Life Technologies/Ion Torrent: This week’s acquisition of Ion Torrent by Life Technologies, for $375 million in cash and stock, continues the flurry of recent activity among gene sequencing instrument providers, who are continuing their march into the next generation of technological innovation. Seven weeks ago, Roche’s 454 Life Sciences bought up rights to IBM’s nanopore-based single molecule sequencing program, and just before that, Pacific Biosciences aligned itself with Gen-Probe. PacBio subsequently completed a $109 million Series F, including $50 million from Gen-Probe, and this week it also announced an IPO filing. Another player, Complete Genomics, filed for an IPO at the end of July and also just raised $39 million in a Series E. Did someone say “Building a war chest?” Unlike its more visible competitors, Ion Torrent’s Personal Genome Machine (PGM), which should hit the market in 2010 and sell for less than $100,000, is still kind of a black box: its capabilities are largely unknown. The heart of the PGM is a novel chemical detection system that directly measures the change in pH after a nucleotide incorporates into target DNA, using what is basically a semiconductor chip layered with an ion sensor. The company, founded by 454’s founder Jonathan Rothberg, gave a splashy demonstration of its machine at the February 2010 Advances in Genome Biology and Technology meeting on Marco Island. But it has not provided specs for the PGM, nor has there been any public third-party validation of the system from early access users. Nonetheless, because of the PGM’s novel detection system and semiconductor-based manufacturing, Ion Torrent has created quite a buzz, fueled in part by its LeBronian unveiling at Marco Island. Unlike PacBio and Complete Genomics, for example, which use optical detection, Ion Torrent could create a different set of users for gene sequencing. “For reasons of cost and footprint, I think that chemical detection-based sequencers can extend toward the clinical setting,” says Leerink Swann director of research, John Sullivan. That said, according to Life Technologies, the initial application for the PGM will be the life sciences [research] market.—Mark Ratner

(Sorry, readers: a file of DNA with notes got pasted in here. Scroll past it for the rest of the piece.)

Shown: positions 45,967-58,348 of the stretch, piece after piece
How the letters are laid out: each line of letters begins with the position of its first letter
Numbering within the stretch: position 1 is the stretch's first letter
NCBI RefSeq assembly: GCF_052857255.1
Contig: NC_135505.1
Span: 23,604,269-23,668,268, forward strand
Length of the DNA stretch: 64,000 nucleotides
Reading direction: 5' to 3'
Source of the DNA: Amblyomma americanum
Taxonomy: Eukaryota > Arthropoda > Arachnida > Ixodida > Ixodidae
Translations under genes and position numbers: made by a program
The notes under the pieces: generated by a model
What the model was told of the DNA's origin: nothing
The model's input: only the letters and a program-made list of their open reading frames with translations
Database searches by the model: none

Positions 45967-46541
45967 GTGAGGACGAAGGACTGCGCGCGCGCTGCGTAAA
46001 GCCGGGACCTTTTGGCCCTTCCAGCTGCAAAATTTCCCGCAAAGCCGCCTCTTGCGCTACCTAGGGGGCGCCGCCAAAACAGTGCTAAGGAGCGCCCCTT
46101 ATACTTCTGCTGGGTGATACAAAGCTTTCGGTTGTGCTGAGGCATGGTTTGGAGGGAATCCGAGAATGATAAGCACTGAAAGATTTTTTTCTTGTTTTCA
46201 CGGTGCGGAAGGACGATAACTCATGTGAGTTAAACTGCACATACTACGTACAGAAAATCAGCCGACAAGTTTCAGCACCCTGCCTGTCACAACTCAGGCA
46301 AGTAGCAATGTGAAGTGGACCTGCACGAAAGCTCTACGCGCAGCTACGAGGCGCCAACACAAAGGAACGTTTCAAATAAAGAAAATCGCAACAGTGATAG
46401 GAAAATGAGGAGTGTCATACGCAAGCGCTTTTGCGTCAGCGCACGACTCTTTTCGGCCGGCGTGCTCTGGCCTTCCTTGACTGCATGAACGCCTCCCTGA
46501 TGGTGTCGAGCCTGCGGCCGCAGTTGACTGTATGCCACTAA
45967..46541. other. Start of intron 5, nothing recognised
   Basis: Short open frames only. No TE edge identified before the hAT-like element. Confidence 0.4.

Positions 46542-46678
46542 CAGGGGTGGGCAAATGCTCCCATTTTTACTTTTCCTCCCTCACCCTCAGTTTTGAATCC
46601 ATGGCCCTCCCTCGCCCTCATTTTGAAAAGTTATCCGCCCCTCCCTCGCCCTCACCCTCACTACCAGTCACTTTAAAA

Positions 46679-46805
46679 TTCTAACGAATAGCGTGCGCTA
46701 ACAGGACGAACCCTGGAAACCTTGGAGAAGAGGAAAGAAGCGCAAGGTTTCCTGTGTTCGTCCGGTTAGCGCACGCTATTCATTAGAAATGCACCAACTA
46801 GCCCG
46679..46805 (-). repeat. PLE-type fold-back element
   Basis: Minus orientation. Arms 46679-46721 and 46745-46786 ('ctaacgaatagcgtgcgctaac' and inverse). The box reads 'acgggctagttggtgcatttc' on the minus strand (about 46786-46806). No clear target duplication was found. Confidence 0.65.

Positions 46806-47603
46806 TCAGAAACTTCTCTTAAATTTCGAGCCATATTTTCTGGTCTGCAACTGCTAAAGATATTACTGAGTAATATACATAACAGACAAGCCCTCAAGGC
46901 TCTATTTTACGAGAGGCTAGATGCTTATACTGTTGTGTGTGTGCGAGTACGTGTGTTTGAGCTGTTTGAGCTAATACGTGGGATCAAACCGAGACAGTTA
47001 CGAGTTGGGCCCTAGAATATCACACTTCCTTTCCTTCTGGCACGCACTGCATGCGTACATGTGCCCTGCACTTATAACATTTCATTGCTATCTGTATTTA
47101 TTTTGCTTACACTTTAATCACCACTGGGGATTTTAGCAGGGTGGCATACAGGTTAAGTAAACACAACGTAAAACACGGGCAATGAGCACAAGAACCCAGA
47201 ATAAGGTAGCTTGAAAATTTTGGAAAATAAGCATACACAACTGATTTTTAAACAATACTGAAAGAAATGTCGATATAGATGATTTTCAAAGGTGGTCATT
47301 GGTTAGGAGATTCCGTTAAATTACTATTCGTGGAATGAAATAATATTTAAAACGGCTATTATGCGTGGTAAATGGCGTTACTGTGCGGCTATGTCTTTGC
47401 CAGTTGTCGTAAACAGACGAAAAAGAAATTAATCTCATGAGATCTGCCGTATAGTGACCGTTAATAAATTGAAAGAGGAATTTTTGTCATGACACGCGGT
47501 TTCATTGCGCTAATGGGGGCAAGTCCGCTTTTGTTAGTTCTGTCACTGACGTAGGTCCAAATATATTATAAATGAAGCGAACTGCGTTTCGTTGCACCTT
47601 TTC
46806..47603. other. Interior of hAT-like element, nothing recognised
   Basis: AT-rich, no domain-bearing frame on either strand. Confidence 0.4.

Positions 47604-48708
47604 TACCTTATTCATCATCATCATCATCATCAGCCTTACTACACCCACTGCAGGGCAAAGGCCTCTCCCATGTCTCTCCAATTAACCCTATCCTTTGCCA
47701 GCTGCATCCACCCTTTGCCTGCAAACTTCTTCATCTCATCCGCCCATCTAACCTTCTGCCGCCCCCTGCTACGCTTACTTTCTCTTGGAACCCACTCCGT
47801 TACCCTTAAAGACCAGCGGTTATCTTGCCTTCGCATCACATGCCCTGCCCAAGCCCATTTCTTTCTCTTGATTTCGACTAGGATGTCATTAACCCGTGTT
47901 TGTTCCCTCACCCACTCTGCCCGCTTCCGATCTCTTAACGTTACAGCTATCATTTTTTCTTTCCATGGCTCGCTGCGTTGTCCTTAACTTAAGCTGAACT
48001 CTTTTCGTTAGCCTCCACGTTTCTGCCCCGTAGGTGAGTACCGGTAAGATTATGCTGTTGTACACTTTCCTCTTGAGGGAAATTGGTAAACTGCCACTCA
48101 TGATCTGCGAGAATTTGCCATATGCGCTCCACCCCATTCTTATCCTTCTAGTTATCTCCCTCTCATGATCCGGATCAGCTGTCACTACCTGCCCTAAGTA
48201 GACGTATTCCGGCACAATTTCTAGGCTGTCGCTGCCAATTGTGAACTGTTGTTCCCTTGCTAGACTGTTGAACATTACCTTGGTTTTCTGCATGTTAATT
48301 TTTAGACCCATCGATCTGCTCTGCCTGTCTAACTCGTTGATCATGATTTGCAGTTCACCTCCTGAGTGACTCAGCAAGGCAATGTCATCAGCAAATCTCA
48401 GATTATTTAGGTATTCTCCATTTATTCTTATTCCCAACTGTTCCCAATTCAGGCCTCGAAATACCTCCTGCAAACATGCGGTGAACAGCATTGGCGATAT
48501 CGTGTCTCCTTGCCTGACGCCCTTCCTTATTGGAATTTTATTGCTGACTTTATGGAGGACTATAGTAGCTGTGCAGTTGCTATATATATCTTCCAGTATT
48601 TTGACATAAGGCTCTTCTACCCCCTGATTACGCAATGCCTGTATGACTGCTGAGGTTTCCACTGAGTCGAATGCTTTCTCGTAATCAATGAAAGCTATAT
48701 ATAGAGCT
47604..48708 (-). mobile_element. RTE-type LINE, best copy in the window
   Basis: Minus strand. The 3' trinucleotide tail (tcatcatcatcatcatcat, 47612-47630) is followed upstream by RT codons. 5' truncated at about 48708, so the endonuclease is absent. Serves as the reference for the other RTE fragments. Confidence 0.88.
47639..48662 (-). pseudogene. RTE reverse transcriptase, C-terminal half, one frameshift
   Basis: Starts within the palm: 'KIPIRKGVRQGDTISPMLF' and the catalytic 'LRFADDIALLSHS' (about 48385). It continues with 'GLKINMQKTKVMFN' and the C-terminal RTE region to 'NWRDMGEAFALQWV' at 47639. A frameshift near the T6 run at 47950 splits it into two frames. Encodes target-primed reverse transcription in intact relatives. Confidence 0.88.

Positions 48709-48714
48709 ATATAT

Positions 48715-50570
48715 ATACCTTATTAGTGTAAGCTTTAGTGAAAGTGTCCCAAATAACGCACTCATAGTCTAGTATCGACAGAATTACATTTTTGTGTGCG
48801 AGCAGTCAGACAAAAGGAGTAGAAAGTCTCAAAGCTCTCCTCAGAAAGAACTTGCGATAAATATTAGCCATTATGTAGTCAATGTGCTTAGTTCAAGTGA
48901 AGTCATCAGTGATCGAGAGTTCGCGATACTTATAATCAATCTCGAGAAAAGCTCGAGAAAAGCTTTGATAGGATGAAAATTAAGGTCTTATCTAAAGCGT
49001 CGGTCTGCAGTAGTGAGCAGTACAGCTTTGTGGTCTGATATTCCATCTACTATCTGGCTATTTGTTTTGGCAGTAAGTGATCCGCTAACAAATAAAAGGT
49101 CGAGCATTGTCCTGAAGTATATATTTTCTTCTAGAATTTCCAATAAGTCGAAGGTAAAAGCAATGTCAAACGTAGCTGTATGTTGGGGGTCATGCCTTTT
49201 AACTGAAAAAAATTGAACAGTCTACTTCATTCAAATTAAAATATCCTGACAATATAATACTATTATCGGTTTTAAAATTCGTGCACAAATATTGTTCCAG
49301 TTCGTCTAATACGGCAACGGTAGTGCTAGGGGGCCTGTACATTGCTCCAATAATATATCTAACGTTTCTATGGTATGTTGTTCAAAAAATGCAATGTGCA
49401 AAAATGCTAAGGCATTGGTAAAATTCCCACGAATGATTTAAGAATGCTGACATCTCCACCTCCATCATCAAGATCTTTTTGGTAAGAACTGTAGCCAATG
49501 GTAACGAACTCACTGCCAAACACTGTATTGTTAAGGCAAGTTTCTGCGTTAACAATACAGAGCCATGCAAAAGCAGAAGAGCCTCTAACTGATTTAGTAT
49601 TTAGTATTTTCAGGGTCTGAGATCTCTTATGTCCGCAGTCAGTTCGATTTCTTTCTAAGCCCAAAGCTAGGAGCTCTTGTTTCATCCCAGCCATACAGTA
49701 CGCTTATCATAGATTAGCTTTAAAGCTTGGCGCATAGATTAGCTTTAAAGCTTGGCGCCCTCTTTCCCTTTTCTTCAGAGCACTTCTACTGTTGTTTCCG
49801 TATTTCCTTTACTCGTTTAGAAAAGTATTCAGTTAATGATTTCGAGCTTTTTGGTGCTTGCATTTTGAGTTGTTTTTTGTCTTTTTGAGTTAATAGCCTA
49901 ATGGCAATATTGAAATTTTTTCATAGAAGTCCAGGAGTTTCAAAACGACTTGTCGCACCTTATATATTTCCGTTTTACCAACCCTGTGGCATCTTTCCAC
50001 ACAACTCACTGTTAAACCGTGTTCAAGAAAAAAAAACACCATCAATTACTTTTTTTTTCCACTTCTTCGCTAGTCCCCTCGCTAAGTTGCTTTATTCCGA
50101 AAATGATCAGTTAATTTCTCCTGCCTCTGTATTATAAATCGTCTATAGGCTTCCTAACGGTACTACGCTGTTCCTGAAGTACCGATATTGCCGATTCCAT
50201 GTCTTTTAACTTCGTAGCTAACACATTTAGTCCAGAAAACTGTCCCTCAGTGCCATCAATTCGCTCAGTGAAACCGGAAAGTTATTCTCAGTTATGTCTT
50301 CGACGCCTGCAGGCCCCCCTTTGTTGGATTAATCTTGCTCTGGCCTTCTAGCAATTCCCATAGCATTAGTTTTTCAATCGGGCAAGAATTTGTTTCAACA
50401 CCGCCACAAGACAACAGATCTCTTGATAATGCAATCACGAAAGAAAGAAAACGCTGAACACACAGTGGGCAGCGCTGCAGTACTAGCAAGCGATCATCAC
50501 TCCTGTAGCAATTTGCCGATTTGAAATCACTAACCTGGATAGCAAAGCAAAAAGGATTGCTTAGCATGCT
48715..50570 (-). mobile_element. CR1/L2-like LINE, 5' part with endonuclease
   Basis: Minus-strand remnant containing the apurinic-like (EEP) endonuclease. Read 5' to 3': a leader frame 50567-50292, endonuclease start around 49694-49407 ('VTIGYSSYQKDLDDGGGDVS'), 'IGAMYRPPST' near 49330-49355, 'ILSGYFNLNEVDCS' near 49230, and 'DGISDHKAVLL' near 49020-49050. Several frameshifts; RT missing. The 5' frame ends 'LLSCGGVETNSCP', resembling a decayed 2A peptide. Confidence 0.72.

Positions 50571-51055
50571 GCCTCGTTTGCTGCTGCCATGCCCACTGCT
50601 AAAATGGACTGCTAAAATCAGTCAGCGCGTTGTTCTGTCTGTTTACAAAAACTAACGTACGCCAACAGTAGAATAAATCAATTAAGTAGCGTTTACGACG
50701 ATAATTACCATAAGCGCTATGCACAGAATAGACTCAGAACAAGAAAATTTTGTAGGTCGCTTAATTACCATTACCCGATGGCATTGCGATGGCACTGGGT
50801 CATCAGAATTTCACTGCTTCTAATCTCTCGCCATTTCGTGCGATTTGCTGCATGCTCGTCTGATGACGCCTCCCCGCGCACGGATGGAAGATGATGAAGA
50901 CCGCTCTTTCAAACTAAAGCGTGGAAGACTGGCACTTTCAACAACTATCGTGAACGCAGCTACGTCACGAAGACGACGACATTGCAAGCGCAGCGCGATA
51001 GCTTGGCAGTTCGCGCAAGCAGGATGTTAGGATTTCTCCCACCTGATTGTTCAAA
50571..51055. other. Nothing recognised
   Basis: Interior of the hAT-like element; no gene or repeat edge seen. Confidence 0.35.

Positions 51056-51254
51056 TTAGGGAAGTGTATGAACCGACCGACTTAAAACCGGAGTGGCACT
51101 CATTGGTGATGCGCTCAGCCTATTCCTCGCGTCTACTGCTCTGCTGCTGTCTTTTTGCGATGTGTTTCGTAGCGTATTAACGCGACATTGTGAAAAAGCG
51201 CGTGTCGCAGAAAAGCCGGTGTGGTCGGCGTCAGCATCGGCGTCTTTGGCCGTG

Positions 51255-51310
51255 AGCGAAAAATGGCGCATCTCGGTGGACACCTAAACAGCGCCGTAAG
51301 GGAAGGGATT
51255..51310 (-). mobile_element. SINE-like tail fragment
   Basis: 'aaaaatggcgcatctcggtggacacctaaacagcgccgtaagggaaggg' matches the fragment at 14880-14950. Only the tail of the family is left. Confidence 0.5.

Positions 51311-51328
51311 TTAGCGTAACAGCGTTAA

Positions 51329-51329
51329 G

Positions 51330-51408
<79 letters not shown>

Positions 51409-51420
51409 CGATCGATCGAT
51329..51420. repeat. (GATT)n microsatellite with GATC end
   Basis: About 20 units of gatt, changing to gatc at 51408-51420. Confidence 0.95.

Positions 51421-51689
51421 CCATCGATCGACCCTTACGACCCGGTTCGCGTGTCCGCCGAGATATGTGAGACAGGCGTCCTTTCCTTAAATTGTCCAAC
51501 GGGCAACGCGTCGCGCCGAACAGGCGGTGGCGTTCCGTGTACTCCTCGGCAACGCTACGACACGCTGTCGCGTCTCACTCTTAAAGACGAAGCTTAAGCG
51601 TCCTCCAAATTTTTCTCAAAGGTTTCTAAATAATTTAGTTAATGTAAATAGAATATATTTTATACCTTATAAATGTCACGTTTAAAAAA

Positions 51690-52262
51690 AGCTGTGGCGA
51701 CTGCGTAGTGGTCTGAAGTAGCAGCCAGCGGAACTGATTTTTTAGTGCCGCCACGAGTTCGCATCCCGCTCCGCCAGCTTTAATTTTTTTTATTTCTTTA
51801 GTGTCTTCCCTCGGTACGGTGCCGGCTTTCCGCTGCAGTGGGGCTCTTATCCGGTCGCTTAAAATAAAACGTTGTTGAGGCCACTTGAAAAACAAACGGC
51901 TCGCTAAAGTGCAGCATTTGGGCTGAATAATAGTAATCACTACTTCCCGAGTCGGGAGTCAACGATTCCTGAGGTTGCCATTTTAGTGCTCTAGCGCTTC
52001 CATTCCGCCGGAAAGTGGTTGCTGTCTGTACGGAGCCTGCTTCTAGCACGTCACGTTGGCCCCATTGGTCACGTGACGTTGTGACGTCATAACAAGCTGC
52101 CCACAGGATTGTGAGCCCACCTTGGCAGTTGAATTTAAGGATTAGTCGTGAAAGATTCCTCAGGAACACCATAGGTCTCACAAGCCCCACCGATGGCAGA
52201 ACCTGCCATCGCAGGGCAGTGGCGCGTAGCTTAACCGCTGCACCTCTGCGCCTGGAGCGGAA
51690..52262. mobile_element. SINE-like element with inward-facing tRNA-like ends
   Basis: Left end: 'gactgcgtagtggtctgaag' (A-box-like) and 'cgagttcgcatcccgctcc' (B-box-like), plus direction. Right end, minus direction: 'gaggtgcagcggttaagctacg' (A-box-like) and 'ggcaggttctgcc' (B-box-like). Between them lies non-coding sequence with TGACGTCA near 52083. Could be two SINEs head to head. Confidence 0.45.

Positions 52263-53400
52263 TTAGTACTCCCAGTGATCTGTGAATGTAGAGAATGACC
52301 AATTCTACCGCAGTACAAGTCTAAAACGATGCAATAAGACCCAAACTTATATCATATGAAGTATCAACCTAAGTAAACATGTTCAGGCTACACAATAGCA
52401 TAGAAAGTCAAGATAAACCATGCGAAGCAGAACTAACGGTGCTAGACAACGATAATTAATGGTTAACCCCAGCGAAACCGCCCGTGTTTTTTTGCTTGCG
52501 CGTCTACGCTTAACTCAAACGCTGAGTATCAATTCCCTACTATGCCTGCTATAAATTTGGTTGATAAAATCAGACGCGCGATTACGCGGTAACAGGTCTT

Abbott/SkyePharma: Back in January FDA declined to approve Skye’s Flutiform fixed-dose combination asthma product, instead issuing a complete response letter. After a June meeting with the agency it became clear the companies would need to conduct additional clinical trials. On August 20 the other shoe dropped, with Abbott backing out of the Flutiform deal (one originally signed by Kos back in 2006 for $25 million up-front and renegotiated slightly by Abbott in 2008), penalty free. Skye hasn’t given up on the project, according to a statement, but won’t be taking home a break-up fee to keep it warm during those cold English summer nights, either. The therapy remains under review in Europe, where--perhaps luckily for Skye--“the regulatory approach is different from the United States,” the release notes. If Skye sees a path forward in the US it’ll try to sign up another marketing partner. For now, nobody seems surprised by Abbott’s decision – yet SkyePharma’s shares still slid 5% on the news.--Chris Morrison
Image courtesy of flickrer pinksherbet used with permission through a creative commons license.